Geographical Location of India

India is one of the largest countries in the world. Geographically, the country can be divided into three types of landscape: The Himalayan mountain range in the north, the North Indian Plain and the Deccan Plateau in the south. The Himalayas are made up of parallel mountain ranges with several valleys in between, including the Kashmir Valley. Many of the country's major rivers, such as the Ganges, Indus and Brahmaputra, flow through the flat, lowland landscape.

The climate of India is very diverse as the country is very large. The climate can be divided into two zones - the temperate zone in the north and the tropical zone in the south. During winter, most of the country experiences drought, with the exception of the eastern coast of the Deccan, which receives little rainfall during this period.

India has serious environmental problems, including a lack of clean water and a functioning sewage system. Other problems include deforestation, soil erosion, desertification and air pollution. The World Air Quality Report 2022 showed that 12 of the 15 most polluted cities in Central and South Asia were Indian cities. The huge population growth in India is also depleting the country's natural resources.

Brief History of India

One of the first high cultures in history arose around the Indus River in 3000 BC. In subsequent centuries, India consisted of several different Buddhist and Hindu kingdoms. The northern parts of the country were conquered by the Arabs in the 8th century and the Turks in the 12th century. Sultanates and dynasties were created, and the Mughal Empire lasted from 1500-1700. The presence of Muslim rulers left its mark on the culture, literature and architecture of the country.

In 1498, the Portuguese Vasco da Gama found a sea route to India. More Europeans followed and established trading posts. After the collapse of the Mughal Empire in the 18th century, the British East India Company took control of the country and began ruthlessly exploiting the Indian population. In 1858, the British government took over control of the company.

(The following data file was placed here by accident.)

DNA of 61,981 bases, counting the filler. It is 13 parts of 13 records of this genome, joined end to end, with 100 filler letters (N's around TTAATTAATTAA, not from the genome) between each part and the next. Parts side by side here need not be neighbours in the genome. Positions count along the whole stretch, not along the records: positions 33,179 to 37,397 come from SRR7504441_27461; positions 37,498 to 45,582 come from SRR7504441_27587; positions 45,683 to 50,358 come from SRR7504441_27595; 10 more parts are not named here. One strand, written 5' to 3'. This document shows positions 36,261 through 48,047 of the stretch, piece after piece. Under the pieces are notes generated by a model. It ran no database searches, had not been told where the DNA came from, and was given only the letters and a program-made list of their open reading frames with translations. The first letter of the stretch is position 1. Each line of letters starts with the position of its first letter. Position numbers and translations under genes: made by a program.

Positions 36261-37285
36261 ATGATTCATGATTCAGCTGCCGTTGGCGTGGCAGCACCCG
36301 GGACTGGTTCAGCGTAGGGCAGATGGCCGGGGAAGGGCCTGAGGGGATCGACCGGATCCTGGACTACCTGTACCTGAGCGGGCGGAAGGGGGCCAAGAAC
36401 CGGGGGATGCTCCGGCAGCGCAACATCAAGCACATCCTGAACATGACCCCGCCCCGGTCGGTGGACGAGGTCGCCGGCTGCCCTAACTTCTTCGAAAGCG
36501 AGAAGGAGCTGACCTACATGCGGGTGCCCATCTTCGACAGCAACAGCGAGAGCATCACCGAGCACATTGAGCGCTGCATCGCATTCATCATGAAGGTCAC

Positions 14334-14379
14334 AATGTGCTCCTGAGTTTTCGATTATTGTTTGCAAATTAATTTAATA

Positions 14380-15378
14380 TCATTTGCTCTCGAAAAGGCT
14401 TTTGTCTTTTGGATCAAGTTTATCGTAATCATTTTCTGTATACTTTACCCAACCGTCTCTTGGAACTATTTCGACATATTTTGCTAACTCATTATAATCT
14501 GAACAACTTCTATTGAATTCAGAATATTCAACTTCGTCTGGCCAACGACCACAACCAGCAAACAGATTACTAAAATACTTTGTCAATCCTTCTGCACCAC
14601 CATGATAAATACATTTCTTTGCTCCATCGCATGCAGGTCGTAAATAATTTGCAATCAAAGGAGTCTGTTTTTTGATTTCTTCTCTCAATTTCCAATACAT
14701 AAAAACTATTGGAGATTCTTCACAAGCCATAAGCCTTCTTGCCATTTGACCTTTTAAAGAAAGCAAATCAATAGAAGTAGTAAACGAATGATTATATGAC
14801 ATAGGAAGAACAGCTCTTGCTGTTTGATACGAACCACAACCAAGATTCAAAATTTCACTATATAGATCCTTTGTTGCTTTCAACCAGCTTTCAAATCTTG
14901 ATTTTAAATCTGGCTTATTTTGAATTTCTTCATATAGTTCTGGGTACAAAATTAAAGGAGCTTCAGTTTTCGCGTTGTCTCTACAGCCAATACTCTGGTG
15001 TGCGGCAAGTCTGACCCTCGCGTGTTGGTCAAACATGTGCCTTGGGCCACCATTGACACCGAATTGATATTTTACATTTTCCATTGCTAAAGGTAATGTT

Towards the end of the 19th century, dissatisfaction with British rule increased. The National Congress Party was founded in 1885 and led the freedom struggle against the British led by Mahatma Gandhi. He was committed to nonviolent resistance and millions of Indians protested through peaceful civil disobedience. When the country became independent in 1947, it was created into two separate states: Hindu India and Islamic Pakistan.

The partition of the Kashmir region proved highly problematic. Since 1947, both India and Pakistan have claimed all of Kashmir, but the territory remains divided. Conflict with Pakistan over control of the mountainous regions has shaped Indian history and politics.

Society and Politics of India

After India gained independence from Great Britain, the country became a democratic parliamentary republican federation. A federal state means that the country is divided into several states with partial self-government. India is divided into 28 states. The central government and prime minister are the real political leaders of the country, while the president plays a more titular role.